So in the short run, we have a fundamentally dishonest writer constrained by some new rules. Not promising. How about in the long run? Can those fundamental flaws be reformed? Can integrity be learned? If Lehrer spends years undergoing therapy and practicing his craft under strict supervision—perhaps in a private playpen with no vulnerable readers to harm—will he internalize journalistic norms? Will be become sufficiently humble and self-skeptical and curious about the complexities of the world? Will a new appreciation for truth be instilled? This I do not know. People can change, but in limited ways. If indeed there is an element of psychopathy, we're out of luck. But if Lehrer has enough empathy, and enough capacity for shame, he just might evolve, someday, into a journalist we can trust.

 

UPDATE: I asked Dan Ariely, the author of The Honest Truth about Dishonesty, if integrity could be learned. He said, in part, "If you think about my research on dishonesty, we find lots of people can cheat a little bit. And I've interviewed lots of big cheaters, people who do insider trading and accounting fraud and cheating in sports and all kinds of things, and all of those stories are not very different from Jonah, and almost all of them have realized the slippery slope they've gone down and have changed their lives dramatically." He added: "I don't think he is a psychopath, and I think he has and will learn from all of this and be a better journalist in the short and in the long run." So the slippery slope exists for many people, and it's possible to climb your way back up and use rules to stay there. But it's possible there are many icy faces to this mountain and barriers cannot be placed on all of them. There is still the question of whether avoiding the kind of lies and mistakes that can be easily caught will actually train you to not want to use the kind of deception you can easily get away with—that fuzzy logic and shifty wording mentioned above.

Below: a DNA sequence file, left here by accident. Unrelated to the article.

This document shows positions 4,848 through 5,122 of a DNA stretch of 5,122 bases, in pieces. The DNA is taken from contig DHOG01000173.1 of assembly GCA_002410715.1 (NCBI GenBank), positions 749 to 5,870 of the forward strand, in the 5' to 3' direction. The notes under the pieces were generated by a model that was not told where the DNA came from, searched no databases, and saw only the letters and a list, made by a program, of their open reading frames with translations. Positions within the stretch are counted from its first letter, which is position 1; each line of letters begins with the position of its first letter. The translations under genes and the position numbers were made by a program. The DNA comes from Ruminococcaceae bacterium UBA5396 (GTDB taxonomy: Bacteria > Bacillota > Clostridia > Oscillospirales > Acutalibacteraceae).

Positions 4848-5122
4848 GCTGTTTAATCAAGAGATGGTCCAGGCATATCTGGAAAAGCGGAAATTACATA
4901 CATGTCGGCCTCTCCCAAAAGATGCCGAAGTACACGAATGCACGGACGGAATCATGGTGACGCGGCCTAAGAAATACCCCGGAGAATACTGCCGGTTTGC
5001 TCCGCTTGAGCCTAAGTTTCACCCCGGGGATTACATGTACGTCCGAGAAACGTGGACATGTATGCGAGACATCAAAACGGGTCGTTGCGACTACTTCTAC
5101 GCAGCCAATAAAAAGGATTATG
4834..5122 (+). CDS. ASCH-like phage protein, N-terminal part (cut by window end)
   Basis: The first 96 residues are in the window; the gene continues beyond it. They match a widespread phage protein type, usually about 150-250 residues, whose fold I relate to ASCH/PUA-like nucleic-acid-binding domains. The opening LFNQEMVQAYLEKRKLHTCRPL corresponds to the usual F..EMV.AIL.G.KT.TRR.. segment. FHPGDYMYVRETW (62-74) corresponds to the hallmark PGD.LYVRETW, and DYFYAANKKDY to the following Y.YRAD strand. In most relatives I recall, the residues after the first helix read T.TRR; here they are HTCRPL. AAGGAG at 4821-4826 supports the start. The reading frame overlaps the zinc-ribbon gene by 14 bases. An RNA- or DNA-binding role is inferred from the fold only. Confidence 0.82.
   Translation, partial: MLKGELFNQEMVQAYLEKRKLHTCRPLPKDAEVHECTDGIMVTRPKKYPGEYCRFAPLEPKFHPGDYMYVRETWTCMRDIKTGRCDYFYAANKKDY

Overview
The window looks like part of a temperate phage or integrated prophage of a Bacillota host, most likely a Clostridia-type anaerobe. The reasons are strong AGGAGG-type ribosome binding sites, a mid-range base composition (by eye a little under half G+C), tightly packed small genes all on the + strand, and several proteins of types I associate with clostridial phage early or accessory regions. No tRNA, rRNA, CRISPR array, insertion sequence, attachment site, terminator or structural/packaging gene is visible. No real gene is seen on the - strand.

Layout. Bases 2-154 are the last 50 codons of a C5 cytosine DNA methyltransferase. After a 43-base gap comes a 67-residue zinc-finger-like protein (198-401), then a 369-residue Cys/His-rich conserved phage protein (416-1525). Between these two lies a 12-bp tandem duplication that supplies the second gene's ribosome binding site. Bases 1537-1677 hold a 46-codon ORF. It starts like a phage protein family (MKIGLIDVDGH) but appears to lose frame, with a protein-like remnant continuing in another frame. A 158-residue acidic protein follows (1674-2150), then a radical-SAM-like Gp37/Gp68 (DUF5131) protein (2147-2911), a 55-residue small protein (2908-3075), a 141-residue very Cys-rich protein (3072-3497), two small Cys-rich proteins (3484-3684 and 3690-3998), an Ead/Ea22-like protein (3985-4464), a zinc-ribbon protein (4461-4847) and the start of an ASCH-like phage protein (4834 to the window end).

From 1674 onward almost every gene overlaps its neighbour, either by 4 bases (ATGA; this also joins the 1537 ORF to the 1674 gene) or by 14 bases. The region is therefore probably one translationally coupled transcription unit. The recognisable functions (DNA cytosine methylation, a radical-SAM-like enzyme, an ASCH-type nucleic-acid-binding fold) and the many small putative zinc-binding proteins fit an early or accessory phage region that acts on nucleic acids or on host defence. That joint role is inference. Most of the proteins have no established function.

ALSO: A friend who's a lawyer emailed me: "I love your example from the quote in his book using the word 'often.' It led me to think - rather than fact checkers, Lehrer should have lawyers to check his writing - because they routinely argue over whether to use often v. frequently v. sometimes v. usually - and those discussions are always too long and inevitably painful. Not only would it be a fitting punishment, but he would have to pay them hourly - and there would more than a few who would give him a run for his money in both ego and/or intelligence."

Matthew Hutson is a science journalist in New York City.